"Unruled letter paper, white or cream-white, with envelope to match, is used for social correspondence. Ink should be black or dark blue. Do not use a typewriter or a pencil."
—Hints of Etiquette
In a box of stuff that belonged to my grandfather, I found a book titled Hints of Etiquette. Its yellowing pages attested to the year it was published—1924.
The title reminded me that I hadn't thought much about etiquette since the days my mother objected to elbows on the dinner table. The prospect of a time-capsule glimpse of the Roaring '20s—a decade I associate with speakeasies, the Charleston, Duke Ellington and the Harlem Renaissance—drew me in. If the twenties was indeed a tumultuous decade, I found no evidence of it in the book. Instead, its pages evoked an age as quaint as a curtsy in which decorum held sway. The book's atmospherics were more Jane Austen than F. Scott Fitzgerald or Langston Hughes.
Judge for yourself:
"A woman joins a group of men in an elevator. Instantly, nearly every man's hat comes off. A few retain the hats. It is not to these few that the woman's heart is warmed." (Even more warmed by a handwritten letter on cream-white paper, I surmise.)
"Social correspondence" has morphed into "social media" in the 21st century. Fountain pens and stationery have yielded to smartphones, tablets and laptops. Americans spend about 10 and a half hours a day on digital devices. We check our phones every seven minutes. However, whether you compose a letter or a text, the underlying social transactions are the same.
My grandfather's book lays out rules of etiquette for letters—no "blots, erasures, evidences of carelessness and haste"—so I presume there are rules governing texts and emails. I don't know for certain because I don't use social media. But I have gleaned one cardinal rule: Use your phone whenever you want, even if driving a car, sitting on a toilet, dining in a restaurant or playing with your kids.
Curious about other rules, I turned to Reclaiming Conversation, a book by Sherry Turkle, an eminent MIT professor who is an expert on digital culture. As the title suggests, our obsession with phones is eroding "the most human—and humanizing—thing we do," face-to-face conversation. The result? "Without conversation, studies show that we are less empathic, less connected, less creative and fulfilled," Turkle writes.
In the 1920s, conversation was a cultivated pastime. Women hosted "at- home days" dedicated to receiving visitors. "The customary time for calls is between 3:30 and 4:30 p.m.," the etiquette book stipulates. "This avoids conflicting with the tea hour at 5. No one but intimates should drop in at tea time."
We moderns are reluctant conversationalists, Turkle observes. We prefer a crafted message to the immediacy of face-to-face talk. If a conversation holds no promise after seven minutes, Turkle describes a "seven-minute rule" that permits you to reach for the phone.
On the other hand, "phubbing" is as problematical as the glow of a phone in a darkened theater. To phub is to snub the one you're with by engaging with a phone. A considerate person leaves the room when the phone rings.
In texting, punctuation demands a deft touch. The right punctuation is very important, writes Turkle, because it "expresses all the information that tone of voice and body posture conveys in face-to-face conversation." What's the right punctuation? As Justice Potter Stewart said about pornography, you know it when you see it!!! Emoticons are to texts what Ivanka is to the Trumpster.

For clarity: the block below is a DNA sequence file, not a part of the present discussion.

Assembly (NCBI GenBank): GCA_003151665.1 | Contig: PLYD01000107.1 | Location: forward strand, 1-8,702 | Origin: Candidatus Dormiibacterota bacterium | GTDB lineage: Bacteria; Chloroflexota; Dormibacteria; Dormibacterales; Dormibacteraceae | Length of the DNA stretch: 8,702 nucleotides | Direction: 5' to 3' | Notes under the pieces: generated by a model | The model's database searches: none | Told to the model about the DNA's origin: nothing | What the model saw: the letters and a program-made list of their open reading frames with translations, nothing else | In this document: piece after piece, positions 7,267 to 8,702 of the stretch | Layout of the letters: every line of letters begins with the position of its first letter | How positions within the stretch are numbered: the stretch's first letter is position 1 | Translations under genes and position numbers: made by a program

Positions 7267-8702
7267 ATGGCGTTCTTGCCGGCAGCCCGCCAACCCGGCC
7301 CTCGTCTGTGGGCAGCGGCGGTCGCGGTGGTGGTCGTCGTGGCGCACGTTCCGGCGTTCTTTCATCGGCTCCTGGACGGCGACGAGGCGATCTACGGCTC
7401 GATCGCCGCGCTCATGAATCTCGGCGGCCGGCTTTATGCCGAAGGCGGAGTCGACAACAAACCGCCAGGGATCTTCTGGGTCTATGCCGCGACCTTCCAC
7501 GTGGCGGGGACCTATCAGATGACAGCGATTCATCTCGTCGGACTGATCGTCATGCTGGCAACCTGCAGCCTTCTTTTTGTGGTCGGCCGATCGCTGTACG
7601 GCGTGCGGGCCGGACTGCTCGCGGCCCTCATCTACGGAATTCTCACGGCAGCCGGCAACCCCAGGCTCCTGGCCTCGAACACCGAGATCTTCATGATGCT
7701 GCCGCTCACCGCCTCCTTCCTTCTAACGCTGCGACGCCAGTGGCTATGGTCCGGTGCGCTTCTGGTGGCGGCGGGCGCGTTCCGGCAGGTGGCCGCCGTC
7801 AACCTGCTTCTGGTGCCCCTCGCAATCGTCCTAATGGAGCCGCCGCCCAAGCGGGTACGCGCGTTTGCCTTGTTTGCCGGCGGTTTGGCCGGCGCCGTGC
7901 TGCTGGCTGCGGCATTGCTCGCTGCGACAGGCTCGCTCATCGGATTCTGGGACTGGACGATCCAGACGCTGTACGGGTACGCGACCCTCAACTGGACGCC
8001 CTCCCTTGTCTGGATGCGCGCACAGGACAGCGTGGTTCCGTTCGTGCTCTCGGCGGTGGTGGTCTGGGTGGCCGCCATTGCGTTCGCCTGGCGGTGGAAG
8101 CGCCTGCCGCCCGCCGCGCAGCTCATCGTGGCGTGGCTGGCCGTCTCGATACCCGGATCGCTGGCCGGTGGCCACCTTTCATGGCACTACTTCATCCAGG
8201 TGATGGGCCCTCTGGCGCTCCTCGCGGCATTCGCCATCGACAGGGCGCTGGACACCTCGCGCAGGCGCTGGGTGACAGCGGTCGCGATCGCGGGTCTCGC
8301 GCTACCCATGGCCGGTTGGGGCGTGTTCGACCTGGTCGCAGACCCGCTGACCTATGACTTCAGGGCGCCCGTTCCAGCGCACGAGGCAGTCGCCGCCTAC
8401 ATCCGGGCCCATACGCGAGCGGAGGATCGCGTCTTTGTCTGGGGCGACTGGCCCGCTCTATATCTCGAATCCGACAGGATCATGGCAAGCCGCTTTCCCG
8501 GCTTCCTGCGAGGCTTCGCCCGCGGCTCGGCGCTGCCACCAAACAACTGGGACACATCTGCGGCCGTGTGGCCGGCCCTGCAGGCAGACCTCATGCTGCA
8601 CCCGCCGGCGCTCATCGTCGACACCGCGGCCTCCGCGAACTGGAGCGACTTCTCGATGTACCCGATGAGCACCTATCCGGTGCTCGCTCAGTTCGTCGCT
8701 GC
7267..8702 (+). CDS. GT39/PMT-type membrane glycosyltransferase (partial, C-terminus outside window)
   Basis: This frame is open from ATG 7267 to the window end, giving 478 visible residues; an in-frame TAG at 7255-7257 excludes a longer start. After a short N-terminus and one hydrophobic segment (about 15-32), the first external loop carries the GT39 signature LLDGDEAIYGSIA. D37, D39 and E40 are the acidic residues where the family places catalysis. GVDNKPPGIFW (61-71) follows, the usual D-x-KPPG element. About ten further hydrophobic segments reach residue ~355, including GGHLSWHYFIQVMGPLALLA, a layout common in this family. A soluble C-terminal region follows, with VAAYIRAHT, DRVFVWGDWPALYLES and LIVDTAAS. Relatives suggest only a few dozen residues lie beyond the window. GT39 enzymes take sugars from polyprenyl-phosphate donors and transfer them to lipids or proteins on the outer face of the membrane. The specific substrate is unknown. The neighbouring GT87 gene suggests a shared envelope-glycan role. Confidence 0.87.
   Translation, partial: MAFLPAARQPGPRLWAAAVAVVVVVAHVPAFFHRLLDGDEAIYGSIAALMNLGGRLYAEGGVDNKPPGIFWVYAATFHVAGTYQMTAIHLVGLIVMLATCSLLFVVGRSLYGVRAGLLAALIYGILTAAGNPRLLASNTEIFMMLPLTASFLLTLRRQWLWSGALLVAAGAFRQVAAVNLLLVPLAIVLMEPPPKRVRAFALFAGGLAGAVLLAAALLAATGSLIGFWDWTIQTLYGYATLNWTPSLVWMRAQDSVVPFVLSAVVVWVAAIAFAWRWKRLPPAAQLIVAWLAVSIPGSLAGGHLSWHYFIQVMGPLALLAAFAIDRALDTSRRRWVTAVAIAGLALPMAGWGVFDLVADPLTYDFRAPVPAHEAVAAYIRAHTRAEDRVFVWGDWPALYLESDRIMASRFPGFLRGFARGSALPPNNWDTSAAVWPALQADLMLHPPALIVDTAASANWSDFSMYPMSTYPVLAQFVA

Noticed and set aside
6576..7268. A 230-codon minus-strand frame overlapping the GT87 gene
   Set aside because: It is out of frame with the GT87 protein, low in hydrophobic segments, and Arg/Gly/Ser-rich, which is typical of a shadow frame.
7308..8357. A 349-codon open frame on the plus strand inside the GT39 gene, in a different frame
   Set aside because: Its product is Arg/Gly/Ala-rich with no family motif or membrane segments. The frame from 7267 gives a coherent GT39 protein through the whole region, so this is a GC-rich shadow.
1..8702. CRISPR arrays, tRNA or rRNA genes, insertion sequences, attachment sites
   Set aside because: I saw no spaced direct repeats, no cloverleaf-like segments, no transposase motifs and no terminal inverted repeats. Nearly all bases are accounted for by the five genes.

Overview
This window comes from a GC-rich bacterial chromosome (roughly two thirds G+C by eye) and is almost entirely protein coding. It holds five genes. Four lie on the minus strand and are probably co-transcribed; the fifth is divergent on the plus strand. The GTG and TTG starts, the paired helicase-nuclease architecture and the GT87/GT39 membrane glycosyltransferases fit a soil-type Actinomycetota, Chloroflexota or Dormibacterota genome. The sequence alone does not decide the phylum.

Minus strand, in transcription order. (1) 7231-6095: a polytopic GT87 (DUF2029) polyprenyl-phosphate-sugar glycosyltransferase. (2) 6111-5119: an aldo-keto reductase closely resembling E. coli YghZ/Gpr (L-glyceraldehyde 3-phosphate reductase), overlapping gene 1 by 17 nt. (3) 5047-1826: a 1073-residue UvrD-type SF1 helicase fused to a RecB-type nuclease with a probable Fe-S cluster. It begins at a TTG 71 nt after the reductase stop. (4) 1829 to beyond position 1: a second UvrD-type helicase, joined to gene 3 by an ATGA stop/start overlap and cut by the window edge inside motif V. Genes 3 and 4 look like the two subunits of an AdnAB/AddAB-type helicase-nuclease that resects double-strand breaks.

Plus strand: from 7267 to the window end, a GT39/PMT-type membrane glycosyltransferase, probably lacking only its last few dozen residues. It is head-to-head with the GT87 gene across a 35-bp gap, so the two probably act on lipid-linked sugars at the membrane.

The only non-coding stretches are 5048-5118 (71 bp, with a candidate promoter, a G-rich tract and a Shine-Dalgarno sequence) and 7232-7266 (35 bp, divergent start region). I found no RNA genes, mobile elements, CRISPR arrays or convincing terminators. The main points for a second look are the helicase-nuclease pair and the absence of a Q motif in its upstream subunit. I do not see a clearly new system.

That a post or a message must be answered immediately is the 11th commandment. But there are those who deviate in order to seem nonchalant. Their rule: Wait a day to reply on Facebook. Their rationale: If you respond too eagerly, you imply your life outside of social media is as colorless as concrete.
The most inviolate of the rules is: Don't use a text or email to break up. Nothing good will come of it.
In the aggregate, the conventions Turkle describes leave me uneasy. "We sense that new social rules allow us to check our phones almost all the time," she writes, "but we also sense that on some human level these rules don't feel right."
It didn't feel right at a chamber-music concert at Westminster College. At the end of an impressive performance, the pianist—dressed in a lacy, black gown—left the stage and found an empty seat in the audience. After the intermission, as her colleagues played Shubert to an approving crowd, she played her iPhone to a disapproving one.
It didn't feel right watching University of Utah students walk out of class while the professor was talking. It happened so often in so many classes I wondered if Inelastic Bladder Disorder was endemic. Not so. Turkle explained that it was not the urge to pee that caused them to interrupt the class, it was the urge to text.
Even the phone-addicted will admit to reservations. "No phones allowed" meetings are more common, as is the Cell Phone Tower challenge in restaurants. Diners pile their phones in a tower on the table as they sit down. The phones are "on," but the first person to touch his phone buys dinner for all.
The story of the tower will raise a smile of incredulity in 2024. By then, the iPhone will be tracking VCRs into the museum. Parents will be hiring empathy coaches for their kids, and boys will learn to warm girls' hearts with a handwritten note on cream-white paper. Let's hope. CW
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